On February 17, 2017, the worker requested reconsideration of the WCB's decision by Review Office.
On March 10, 2017, Review Office determined that the worker's claim was not acceptable. Review Office found that although the worker reported he became symptomatic while at work, they were unable to establish that the dominant cause of his condition met the criteria of an accident as defined in The Workers Compensation Act (the "Act") and policies.
On March 25, 2017, the worker appealed the Review Office decision to the Appeal Commission, and an oral hearing was arranged.
Applicable Legislation and Policy
The Appeal Commission and its panels are bound by the Act, regulations and policies of the WCB's Board of Directors.
Subsection 4(1) of the Act provides that where a worker suffers personal injury by accident arising out of and in the course of employment, compensation shall be paid to the worker.
"Accident" is defined in subsection 1(1) of the Act as follows:
"accident" means a chance event occasioned by a physical or natural cause; and includes
(a) a wilful and intentional act that is not the act of the worker,
(i) event arising out of, and in the course of, employment, or
(ii) thing that is done and the doing of which arises out of, and in the course of, employment, and
(c) an occupational disease,
and as a result of which a worker is injured.
"Occupational disease" is defined as follows:
"occupational disease" means a disease arising out of and in the course of employment and resulting from causes and conditions
(a) peculiar to or characteristic of a particular trade or occupation;
(b) peculiar to the particular employment; or
(b.1) that trigger post-traumatic stress disorder; but does not include
(c) an ordinary disease of life; and
(d) stress, other than an acute reaction to a traumatic event.
WCB Policy 44.05, Arising Out of and in the Course of Employment, provides information on the interpretation of the phrase arising out of and in the course of employment, and states, in part:
Generally, an injury or illness is said to have "arisen out of employment" if the activity giving rise to it is causally connected to the employment -- that is, if it is caused by some hazard which results from the nature, conditions or obligations of the employment. To have occurred "in the course of employment," an injury or illness must have occurred within the time of employment, at a location where the worker may reasonably be, and while performing work duties or an activity incidental to employment.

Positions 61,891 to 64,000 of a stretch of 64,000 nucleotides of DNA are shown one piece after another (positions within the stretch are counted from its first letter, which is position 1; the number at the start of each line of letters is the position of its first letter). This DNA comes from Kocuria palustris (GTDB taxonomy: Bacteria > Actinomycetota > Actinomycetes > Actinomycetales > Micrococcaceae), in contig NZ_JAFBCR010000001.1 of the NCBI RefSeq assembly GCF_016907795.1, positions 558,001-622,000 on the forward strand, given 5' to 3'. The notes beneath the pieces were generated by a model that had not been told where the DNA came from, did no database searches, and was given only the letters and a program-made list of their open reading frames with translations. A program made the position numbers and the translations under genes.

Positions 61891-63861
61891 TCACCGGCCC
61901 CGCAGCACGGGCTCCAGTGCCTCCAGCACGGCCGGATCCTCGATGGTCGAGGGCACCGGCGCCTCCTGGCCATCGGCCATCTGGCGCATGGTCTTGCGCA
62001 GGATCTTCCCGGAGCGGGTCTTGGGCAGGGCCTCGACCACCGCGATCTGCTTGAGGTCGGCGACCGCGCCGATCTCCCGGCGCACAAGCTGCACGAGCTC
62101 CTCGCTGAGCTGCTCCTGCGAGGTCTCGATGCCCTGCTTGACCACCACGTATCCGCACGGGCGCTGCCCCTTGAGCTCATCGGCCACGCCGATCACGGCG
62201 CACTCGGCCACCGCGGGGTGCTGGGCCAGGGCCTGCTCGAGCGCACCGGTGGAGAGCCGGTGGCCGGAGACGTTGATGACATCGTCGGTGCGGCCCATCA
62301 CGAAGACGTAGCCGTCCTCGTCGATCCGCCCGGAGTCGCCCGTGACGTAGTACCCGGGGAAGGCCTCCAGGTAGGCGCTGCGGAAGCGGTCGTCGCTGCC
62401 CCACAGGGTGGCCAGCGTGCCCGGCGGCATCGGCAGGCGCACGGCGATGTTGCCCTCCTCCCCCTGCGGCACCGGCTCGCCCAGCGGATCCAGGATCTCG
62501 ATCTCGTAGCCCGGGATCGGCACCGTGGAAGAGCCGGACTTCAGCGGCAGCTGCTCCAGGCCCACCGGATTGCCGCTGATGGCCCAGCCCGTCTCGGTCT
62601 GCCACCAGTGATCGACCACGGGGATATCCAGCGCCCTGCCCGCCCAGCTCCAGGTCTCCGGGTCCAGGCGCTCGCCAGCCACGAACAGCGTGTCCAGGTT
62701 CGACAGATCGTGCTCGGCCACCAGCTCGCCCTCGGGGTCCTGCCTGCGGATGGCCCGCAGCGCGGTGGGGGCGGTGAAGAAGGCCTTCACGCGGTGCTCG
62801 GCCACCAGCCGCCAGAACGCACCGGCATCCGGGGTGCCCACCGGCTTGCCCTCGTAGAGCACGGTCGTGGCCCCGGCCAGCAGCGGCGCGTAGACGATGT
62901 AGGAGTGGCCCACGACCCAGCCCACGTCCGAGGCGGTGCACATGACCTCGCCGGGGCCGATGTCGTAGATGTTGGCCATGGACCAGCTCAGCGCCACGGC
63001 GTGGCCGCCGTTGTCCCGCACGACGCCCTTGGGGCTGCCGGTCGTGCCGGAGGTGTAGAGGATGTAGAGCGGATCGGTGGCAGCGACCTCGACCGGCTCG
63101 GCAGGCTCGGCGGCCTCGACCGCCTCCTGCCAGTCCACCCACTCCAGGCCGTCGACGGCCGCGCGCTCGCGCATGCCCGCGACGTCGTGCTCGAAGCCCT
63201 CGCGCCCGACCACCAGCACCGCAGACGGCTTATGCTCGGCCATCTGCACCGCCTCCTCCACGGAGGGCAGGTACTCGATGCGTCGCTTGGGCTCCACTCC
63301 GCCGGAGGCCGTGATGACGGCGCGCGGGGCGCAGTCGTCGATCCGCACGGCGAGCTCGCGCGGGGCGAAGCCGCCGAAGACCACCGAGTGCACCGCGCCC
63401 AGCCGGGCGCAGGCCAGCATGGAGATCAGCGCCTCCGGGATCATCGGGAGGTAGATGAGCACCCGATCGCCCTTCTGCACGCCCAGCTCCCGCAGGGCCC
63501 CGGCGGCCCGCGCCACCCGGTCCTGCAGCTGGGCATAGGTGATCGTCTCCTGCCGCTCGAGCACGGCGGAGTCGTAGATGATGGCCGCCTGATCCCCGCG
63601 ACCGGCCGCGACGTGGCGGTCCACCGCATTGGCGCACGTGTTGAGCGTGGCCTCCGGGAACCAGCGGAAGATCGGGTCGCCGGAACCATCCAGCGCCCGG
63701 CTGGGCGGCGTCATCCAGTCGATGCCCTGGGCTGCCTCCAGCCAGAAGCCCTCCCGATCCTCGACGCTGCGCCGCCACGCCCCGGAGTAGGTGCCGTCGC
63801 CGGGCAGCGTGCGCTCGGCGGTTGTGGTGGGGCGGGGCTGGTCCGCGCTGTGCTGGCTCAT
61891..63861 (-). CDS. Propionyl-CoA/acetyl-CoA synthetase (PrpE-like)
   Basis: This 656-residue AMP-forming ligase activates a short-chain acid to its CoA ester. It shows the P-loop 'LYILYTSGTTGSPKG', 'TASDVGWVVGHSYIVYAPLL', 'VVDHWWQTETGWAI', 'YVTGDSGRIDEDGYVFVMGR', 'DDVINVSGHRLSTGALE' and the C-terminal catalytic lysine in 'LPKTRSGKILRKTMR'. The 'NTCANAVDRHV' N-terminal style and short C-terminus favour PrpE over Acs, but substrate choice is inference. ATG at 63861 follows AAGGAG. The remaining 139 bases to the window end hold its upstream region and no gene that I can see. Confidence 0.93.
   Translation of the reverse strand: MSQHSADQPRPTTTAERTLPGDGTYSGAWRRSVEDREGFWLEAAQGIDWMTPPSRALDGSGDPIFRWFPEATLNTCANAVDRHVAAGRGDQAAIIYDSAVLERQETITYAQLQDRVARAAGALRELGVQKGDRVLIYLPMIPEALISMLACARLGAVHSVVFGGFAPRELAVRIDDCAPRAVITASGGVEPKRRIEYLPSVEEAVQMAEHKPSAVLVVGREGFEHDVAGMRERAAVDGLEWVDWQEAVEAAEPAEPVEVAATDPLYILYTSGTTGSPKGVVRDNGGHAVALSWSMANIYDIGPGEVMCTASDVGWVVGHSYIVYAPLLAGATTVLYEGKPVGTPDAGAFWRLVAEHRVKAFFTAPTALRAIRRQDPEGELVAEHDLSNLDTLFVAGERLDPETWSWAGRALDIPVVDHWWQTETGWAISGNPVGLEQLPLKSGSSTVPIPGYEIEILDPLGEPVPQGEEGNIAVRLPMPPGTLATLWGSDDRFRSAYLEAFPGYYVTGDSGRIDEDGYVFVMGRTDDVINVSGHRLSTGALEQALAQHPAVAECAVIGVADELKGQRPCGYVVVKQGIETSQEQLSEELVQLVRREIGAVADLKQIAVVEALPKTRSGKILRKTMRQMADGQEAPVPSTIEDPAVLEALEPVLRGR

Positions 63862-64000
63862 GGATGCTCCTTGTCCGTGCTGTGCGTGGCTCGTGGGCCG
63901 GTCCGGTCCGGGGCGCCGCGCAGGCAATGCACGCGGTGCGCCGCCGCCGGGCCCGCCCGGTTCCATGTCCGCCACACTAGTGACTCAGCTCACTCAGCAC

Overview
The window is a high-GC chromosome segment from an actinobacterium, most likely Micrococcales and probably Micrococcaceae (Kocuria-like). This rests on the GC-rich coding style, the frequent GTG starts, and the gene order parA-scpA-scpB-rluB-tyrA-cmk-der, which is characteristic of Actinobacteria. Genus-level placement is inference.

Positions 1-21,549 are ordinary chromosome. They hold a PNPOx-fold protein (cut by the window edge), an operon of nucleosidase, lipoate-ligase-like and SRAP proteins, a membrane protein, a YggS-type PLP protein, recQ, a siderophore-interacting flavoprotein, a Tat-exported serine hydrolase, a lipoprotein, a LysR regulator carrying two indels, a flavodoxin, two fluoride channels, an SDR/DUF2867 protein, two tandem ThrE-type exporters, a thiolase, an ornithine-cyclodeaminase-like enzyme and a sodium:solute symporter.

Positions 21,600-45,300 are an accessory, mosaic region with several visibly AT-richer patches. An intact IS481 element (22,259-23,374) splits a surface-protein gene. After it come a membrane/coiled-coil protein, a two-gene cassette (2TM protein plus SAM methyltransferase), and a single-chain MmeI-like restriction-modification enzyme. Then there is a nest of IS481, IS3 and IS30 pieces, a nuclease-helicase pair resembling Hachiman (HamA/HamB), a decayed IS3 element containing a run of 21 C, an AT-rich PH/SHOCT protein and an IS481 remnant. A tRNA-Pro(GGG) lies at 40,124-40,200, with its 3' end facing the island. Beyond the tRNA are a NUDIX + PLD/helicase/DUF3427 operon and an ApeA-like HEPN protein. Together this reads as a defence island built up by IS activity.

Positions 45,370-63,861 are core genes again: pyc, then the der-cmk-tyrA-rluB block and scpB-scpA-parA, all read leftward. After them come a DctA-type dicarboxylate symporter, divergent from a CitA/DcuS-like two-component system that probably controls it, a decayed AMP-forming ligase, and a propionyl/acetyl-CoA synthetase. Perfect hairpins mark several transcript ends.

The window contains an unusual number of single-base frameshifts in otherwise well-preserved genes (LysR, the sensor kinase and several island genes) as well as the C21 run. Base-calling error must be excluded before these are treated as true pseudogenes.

A "pre-existing condition" is defined in WCB Policy 220.127.116.11, Pre-existing Conditions, as "a medical condition that existed prior to the compensable injury."
The worker was self-represented. The worker made a presentation at the hearing and responded to questions from the panel.
The worker’s position was that his job and the environment in which he worked caused or contributed tremendously to his health issue.
He stated that he had worked in sales all his working life, and had never had problems like this. He started working for the employer at the beginning of June 2016 as an inside salesperson. This position was different from what he had done previously and was particularly difficult to do. He was required to sit down all day and conduct business over the phone, without the ability to stretch and relieve pressure.
The worker said that in the five or six months leading up to his injury, he was subjected to more and more pressure from management, which caused his blood pressure to keep going up and led to his stroke. He had to attend sales meetings every week with his manager, where he was pressured to remember details about clients, procedures and other things. The meeting on October 19, 2016 was the straw that broke the camel’s back. He felt that something was happening to him in that meeting, and he was basically not able to remember anything.